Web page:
32

Lets say I have this array:

$array = array('a'=>1,'z'=>2,'d'=>4);

Later in the script, I want to add the value 'c'=>3 before 'z'. How can I do this?

Yes, the order is important. When I run a foreach() through the array, I do NOT want this newly added value added to the end of the array. I am getting this array from a mysql_fetch_assoc()

The keys I used above are placeholders. Using ksort() will not achieve what I want.

http://www.php.net/manual/en/function.array-splice.php#88896 accomplishes what I'm looking for but I'm looking for something simpler.

Take a sample db table with about 30 columns. I get this data using mysql_fetch_assoc(). In this new array, after column 'pizza' and 'drink', I want to add a new column 'full_dinner' that combines the values of 'pizza' and 'drink' so that when I run a foreach() on the said array, 'full_dinner' comes directly after 'drink'

9
  • i didnt downvote you. i believe my uasort answer should be helpful for your purposes.
    – badideas
    Jan 27, 2010 at 18:57
  • 2
    What could be easier than array_splice to insert a value? I think it's important to clearly define what you're intending on doing from the start.
    – spoulson
    Jan 27, 2010 at 18:57
  • 4
    I would say that if you're being picky about the order of this array, something smells with your design. Could you tell us why you need them in order, more detail about what the array actually contains? Maybe then we can suggest alternative designs to avoid the question altogether.
    – Tesserex
    Jan 27, 2010 at 19:02
  • 1
    @spoulson beat me to it - @Citizen, if you can, give us a real-world example of how you envisage using the data afterwards, and why it's important to preserve the order. It's tricky to answer if we're only getting half the story :-)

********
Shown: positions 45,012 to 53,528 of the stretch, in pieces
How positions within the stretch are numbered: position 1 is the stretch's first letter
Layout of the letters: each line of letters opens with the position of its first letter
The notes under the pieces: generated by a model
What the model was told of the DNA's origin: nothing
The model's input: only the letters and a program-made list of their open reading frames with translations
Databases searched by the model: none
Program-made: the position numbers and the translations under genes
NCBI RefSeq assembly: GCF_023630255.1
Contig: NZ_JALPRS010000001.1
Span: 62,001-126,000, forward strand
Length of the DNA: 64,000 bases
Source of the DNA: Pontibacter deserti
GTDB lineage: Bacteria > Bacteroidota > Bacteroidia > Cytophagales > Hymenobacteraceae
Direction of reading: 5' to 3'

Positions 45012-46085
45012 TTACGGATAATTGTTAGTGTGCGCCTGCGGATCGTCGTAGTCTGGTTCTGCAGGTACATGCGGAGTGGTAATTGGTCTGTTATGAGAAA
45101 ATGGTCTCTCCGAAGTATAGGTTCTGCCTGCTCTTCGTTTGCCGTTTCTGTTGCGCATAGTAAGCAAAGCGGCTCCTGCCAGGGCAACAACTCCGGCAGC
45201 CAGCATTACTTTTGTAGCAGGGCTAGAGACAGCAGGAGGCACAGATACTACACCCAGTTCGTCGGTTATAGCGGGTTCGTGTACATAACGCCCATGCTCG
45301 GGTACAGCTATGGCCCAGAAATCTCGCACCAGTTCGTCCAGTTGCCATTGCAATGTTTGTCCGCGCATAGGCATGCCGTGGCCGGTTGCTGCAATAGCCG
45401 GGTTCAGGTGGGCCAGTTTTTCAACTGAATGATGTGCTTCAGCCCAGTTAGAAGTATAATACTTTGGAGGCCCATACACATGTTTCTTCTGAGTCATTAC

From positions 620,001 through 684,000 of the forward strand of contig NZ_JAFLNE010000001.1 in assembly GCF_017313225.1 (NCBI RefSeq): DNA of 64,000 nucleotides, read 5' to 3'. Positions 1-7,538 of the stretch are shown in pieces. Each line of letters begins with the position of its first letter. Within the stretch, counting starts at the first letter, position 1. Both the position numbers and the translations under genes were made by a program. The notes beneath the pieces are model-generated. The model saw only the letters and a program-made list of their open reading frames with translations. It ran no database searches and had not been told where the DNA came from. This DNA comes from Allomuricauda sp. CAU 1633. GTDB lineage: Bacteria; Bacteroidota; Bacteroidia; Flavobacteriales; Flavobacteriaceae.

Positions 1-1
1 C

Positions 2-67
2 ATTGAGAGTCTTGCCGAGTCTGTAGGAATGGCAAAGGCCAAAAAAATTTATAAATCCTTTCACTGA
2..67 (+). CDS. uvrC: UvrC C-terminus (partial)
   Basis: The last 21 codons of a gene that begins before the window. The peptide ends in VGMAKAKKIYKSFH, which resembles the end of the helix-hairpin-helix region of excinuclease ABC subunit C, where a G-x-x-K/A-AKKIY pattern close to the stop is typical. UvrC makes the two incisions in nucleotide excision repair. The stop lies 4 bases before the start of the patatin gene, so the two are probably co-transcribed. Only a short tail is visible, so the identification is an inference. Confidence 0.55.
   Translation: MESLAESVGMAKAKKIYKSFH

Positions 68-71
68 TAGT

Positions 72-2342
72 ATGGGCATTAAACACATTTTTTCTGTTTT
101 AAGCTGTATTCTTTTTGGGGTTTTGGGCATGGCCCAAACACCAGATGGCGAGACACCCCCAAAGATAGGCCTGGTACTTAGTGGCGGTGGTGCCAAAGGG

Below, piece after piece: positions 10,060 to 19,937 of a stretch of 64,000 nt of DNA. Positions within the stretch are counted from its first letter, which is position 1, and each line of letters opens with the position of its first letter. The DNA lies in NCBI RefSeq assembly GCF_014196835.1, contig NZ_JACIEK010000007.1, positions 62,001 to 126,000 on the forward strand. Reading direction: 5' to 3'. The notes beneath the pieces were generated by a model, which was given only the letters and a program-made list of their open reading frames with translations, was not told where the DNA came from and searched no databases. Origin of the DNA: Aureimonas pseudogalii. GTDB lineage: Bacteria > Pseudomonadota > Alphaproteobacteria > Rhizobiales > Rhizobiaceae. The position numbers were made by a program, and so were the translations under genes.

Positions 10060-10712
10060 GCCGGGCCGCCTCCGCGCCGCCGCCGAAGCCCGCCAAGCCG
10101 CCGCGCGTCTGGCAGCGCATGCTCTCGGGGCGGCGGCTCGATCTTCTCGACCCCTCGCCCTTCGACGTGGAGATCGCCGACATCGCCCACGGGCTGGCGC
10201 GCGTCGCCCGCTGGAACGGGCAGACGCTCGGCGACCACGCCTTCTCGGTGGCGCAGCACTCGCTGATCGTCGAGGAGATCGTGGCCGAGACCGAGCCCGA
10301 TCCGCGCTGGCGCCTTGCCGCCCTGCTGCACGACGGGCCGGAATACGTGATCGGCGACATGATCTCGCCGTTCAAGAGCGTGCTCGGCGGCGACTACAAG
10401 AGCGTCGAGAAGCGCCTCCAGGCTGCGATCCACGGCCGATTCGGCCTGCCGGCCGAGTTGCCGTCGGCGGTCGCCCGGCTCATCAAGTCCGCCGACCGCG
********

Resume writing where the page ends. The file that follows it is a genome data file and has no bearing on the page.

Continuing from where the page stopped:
– richsage
    Jan 27, 2010 at 19:02
  • 1
    I as well don't like that there are people that downvote questions just because they don't know the answer. Regarding the question I found php.net/manual/en/class.arrayiterator.php to be useful, but seems that there is no way to accomplish this particular task using iterators.
    – TomTom
    Jan 9, 2013 at 9:25

13 Answers 13

48
+50

Am I missing something?

$key = 'z';
$offset = array_search($key, array_keys($array));

$result = array_merge
        (
            array_slice($array, 0, $offset),
            array('c' => 3),
            array_slice($array, $offset, null)
        );

Handling of nonexistent keys (appending $data by default):

function insertBeforeKey($array, $key, $data = null)
{
    if (($offset = array_search($key, array_keys($array))) === false) // if the key doesn't exist
    {
        $offset = 0; // should we prepend $array with $data?
        $offset = count($array); // or should we append $array with $data? lets pick this one...
    }

    return array_merge(array_slice($array, 0, $offset), (array) $data, array_slice($array, $offset));
}

Demo:

$array = array('a' => 1, 'z' => 2, 'd' => 4);

// array(4) { ["a"]=> int(1) ["c"]=> int(3) ["z"]=> int(2) ["d"]=> int(4) }
var_dump(insertBeforeKey($array, 'z', array('c' => 3)));

// array(4) { ["a"]=> int(1) ["z"]=> int(2) ["d"]=> int(4) ["c"]=> int(3) }
var_dump(insertBeforeKey($array, 'y', array('c' => 3)));
6
  • Yes. That I answered exactly the same one day before you. :)
    – nem75
    Mar 28, 2012 at 8:28
  • @nem75: Oh, indeed! I just noticed it now, sorry. Do you want me to delete it?
    – Alix Axel
    Mar 28, 2012 at 12:56
  • @AlixAxel, thanks for your solution. But what if the element is not present, i.e. $offset is NULL?
    – Tomas
    Mar 28, 2012 at 19:39
  • @Tomas: That's pretty easy too (check my edit), the only thing you have to decide is if you want to prepend ($offset = 0) or append ($offset = count($array)) the value.
    – Alix Axel
    Mar 28, 2012 at 23:18